Michael Porto is one of those people whose involvement with the park is somewhat limitless. He’s so dedicated to the work we do and the community at large, and has been for years, that the list goes on and on! But we’ll let him tell you all about that below.
What do you do when you’re not in the park?
I am an urban planner and recently joined the Metropolitan Waterfront Alliance as Director of Outreach and Planning, responsible for developing and executing MWA’s outreach strategy, and also manage MWA’s Waterfront Edge Design Guidelines project. Prior to MWA, I was a project manager at Sam Schwartz Engineering in the planning and design department.
Please describe what you do for the park
I am a card-carrying member of the Currents, a group of passionate volunteers formed to raise awareness of the park among young professionals. I am proud to mention I was part of its genesis a few years ago and its really great that its evolved into another successful initiative led by the Conservancy. Also, I recently became a member of the park’s Community Advisory Council, as the representative for the Brooklyn Greenway Initiative.
How did you become interested in partnering with the Conservancy?
My original interaction with the park was through my previous position at Sam Schwartz Engineering. The firm worked on a few different projects related to the park and I would attend various events led by the Conservancy. I became friendly with the staff and wanted to assist in creating an energy and awareness among our peers who had similar civic-minded interests. The park began its construction around the same time I moved to Brooklyn and like many other engaged citizens, there was an excitement around its phased openings. I remember the amazing public reaction to the Pier 1 temporary pop-up space and knew that the final build-out would be special after seeing the crowds of people checking out this newly created view and experience.
What’s the most exciting or weird discovery you’ve made in or around the park?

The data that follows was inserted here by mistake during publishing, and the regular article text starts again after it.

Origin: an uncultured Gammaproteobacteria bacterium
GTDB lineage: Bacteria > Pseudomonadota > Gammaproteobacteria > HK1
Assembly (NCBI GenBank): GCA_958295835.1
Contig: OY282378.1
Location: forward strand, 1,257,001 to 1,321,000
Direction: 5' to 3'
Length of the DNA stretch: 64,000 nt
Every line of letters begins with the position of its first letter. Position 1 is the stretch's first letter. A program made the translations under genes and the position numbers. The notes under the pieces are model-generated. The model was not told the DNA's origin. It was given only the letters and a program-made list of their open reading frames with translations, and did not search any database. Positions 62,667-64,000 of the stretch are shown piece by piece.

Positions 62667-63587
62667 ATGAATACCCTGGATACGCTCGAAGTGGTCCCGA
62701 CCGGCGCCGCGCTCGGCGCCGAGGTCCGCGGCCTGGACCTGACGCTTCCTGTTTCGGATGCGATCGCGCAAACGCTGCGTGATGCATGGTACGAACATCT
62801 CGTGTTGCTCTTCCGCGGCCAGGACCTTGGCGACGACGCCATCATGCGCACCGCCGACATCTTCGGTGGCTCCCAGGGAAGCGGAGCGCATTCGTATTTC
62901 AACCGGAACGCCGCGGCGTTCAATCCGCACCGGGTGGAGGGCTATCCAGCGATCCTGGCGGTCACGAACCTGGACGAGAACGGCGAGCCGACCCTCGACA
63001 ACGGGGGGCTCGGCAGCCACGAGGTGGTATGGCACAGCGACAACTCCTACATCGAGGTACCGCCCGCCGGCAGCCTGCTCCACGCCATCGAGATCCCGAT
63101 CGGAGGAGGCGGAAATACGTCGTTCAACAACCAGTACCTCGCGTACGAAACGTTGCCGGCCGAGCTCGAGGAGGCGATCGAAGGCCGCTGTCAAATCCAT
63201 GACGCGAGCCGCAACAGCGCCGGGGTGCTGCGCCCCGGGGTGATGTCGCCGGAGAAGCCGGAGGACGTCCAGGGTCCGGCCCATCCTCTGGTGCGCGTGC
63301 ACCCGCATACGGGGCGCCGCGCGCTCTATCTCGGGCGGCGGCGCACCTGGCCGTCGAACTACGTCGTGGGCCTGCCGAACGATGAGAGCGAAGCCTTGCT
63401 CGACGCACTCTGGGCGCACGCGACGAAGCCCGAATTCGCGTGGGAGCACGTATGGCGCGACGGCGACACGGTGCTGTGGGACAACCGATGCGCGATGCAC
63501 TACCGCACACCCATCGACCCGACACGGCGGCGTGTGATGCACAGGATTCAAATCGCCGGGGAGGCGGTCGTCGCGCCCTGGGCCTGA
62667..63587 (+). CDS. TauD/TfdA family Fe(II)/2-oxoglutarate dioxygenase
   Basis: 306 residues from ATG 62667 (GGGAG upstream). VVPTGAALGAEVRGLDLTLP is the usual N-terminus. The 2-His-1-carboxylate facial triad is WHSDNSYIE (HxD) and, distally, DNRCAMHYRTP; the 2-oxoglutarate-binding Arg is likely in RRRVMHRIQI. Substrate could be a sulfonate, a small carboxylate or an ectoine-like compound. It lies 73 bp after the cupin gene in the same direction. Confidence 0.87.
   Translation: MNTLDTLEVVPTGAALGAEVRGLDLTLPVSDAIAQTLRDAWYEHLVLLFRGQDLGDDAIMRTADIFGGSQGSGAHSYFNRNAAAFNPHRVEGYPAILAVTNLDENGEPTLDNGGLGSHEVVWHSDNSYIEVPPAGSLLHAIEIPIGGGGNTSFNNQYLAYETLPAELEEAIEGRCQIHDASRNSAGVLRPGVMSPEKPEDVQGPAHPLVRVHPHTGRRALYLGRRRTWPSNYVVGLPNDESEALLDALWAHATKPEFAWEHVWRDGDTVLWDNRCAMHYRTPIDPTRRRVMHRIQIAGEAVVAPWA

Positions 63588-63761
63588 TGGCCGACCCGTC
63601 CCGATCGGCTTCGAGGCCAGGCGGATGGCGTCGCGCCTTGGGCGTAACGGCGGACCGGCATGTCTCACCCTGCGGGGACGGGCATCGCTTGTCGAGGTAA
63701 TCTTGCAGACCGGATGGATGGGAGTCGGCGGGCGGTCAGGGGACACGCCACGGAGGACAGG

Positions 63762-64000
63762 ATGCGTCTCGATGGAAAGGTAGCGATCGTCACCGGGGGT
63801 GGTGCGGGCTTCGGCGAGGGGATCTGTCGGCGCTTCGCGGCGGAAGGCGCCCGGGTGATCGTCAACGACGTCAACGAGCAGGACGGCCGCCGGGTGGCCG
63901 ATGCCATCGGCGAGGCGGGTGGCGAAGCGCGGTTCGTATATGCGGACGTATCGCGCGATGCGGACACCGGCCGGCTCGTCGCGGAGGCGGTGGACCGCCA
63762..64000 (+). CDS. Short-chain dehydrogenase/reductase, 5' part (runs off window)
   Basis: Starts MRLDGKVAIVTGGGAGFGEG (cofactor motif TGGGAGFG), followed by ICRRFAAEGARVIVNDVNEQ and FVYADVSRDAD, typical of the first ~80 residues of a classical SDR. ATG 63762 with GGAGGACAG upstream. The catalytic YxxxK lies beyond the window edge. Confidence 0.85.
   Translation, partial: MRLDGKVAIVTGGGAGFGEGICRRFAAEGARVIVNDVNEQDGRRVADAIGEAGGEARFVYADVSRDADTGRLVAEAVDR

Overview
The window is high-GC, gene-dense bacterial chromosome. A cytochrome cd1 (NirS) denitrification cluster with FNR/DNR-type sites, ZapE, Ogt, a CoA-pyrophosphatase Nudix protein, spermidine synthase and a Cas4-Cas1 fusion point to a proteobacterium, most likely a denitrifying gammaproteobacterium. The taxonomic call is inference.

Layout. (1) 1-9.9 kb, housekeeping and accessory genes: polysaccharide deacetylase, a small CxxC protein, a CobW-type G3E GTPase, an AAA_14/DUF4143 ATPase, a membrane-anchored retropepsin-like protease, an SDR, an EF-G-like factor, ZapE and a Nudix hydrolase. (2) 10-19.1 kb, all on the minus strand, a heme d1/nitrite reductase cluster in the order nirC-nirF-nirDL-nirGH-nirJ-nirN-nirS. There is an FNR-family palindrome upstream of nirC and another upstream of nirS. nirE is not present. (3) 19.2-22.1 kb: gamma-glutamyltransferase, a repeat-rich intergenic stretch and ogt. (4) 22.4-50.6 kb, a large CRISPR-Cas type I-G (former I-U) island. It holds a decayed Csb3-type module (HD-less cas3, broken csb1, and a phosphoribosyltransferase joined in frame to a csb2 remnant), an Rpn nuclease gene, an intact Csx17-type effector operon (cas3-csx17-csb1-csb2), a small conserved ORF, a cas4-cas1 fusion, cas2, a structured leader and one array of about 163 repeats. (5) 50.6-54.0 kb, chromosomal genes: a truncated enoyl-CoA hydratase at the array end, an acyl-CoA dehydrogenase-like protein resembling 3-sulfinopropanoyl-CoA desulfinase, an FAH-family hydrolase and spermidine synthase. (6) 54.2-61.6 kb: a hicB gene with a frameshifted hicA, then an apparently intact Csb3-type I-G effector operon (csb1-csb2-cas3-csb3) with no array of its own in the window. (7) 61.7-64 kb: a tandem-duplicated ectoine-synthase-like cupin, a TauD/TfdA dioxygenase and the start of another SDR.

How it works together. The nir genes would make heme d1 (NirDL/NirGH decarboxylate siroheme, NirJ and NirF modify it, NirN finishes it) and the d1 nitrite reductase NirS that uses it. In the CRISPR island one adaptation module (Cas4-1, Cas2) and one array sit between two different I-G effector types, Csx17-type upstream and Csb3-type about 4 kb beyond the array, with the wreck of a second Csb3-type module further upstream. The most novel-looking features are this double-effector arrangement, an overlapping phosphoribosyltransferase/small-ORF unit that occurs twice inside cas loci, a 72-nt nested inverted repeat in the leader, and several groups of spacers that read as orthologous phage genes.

I am sure there are many amazing “factoids” about the park but I was always intrigued with the re-use of materials and resources from other projects around the region such as utilizing salvaged stone from the rehabilitation of the Roosevelt Island Bridge for the “Granite Prospect” or the use of fill from the MTA’s East Side Access mega-project for Pier 1. Recycling materials for construction of the park is part of its effort to be a more sustainable park.
What’s an interesting fact you’ve learned about Brooklyn or the park since you started collaborating with us?
The park has begun to pilot new structures to increase the nearshore ecology and habitat with the use of man-made “tidal pools” along the edge of the waterfront. A recent “Winter Talk,” which I attended, covered this and other innovative methods to preserve and enhance marine life in urban waterfronts.
What do you like about the park?
I love the park because it engages its visitors in so many different ways without feeling overwhelming. The design of the park and its use of retrofitted piers allows for a multi-functional experience that can serve both active and passive recreation. You can use the park as means to launch a kayak but in another experience you might find yourself laying down on a grassy knoll watching the ships pass by (which I can be seen doing in the summer). There is a sense when you are in the park that the design and programming was thought about very carefully—but the ability to discover something new around a corner is always present.
What motivates you to volunteer with the park?
I think the park has a certain excitement that combines the old and the new, from its status now as an award-winning 21st century park design, to the sense of history and importance you experience gazing at the harbor and the skyline, with the Brooklyn Bridge and Governors Island in the distance. As an urban planner interested in how cities can be more livable, it makes me want to be a part of it in some way— and I get to do that in different ways by serving on the CAC, running or biking through it, or by attending a fun Currents event.
Why is the Brooklyn Greenway initiative important for the community?
The BGI has been a great example of a community-driven project that can really transform New Yorkers experience with the built environment. After many years of advocacy and citizen participation, the Greenway will be a 14-mile landscaped route along the waterfront from Greenpoint to Bay Ridge, and part of it is already constructed in the Park. In addition to it providing an off-street pathway for pedestrians and bikers, it will connect various waterfront parks and open spaces including Brooklyn Bridge Park. As a board member of BGI I am extremely proud to be a part of a growing network of projects such as the Greenway that promotes a more livable city and can provide better sustainable choices for all of us.
Anything else you’d like to share about your experiences in the park or the people you’ve met here?
The programming in the park is fantastic, there really is something for everyone. My only complaint is the summer movies program is actually too popular (I can never get out of work earlier to get a good spot)!